Monday, July 8, 2013

Why San Francisco Has Such a Boring Skyline

Artist rendering of the under construction Transbay Transit Tower.

Architect Cesar Pelli designed the Transbay Transit Tower that is now going up in San Francisco. When completed it will reach 61 stories, 1070 feet into the sky, making it the tallest building west of the Mississippi River.

The developers for the project, Boston Properties, Inc and Hines, estimate that building the tower will cost upwards of $1 billion. It will be a  mixed use skyscraper that will reside atop the Transbay Terminal — a future rail hub that developers are billing as the west coast equivalent to Grand Central Station, says the New York Daily News.

Sadly, overall, the SF skyline is getting pretty boring. Pelli explains why:
 I have known San Francisco for over 50 years and it used to have a much more cheery silhouette than it does today. I’m sad to say it has become a rather boring skyline because of building codes.


  1. I was in Asheville, NC a few months ago on a mountain driving extravaganza with a friend in his Boxster S with a couple of other middle aged guys, all of us with kids that went up there on a weekend getaway and mild trouble making.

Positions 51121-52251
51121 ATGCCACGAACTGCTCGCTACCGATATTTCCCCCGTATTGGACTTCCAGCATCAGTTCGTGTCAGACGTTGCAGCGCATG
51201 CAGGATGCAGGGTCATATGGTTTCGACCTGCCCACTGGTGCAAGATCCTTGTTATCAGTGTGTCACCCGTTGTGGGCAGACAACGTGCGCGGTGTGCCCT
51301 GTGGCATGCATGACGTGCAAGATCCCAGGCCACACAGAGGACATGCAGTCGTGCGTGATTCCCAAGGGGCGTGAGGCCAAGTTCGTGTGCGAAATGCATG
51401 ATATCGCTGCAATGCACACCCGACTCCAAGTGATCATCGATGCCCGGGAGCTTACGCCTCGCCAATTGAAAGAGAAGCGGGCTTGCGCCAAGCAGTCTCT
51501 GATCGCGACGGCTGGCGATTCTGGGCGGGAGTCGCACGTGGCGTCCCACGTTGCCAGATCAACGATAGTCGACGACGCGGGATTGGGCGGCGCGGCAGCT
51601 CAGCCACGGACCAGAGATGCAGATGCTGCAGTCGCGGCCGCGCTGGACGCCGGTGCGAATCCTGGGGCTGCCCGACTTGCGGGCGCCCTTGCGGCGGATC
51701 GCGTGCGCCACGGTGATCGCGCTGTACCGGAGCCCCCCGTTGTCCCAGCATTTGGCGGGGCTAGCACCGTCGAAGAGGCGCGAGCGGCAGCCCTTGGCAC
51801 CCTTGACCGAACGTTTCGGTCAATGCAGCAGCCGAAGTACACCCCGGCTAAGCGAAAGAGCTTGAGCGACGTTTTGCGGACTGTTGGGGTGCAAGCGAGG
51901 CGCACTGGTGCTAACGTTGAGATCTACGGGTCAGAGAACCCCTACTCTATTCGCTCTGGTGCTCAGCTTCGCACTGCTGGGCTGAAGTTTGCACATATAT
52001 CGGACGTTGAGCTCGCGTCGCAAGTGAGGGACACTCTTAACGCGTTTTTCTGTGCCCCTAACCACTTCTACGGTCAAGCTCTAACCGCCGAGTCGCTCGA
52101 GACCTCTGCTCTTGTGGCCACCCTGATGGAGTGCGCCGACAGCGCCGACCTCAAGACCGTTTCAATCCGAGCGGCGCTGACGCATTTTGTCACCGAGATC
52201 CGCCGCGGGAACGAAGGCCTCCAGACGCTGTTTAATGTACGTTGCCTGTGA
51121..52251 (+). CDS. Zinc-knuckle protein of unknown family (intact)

Anyway, while in Asheville there was a couple of older buildings of unique and beautiful architecture.

    They obviously predated building codes....I succinctly remember one in the heart of downtown that was around 30 floors high that had an art deco look...with a big nasty rusting fire escape that went up the side that you could tell was never part of the original structure.

    1. I beg to differ. The first building codes were made in the 1920s after a series of disastrous hurricanes hitting South Florida. The use of building codes spread from there. Now, the main reason Art Deco building look so good now is because they followed a building code that required structural reinforcement. As for San Francisco and other places with boring buildings, the problem is the application of faux modernist architectural style. Sleek lines and elements may have an appeal but if not done well it'll look cheap and boring. However, the justification for these designs is Big Government bureaucrats requiring developers to stick to a minimalist, modern design and don't make it too modern or novel so the design can be approved.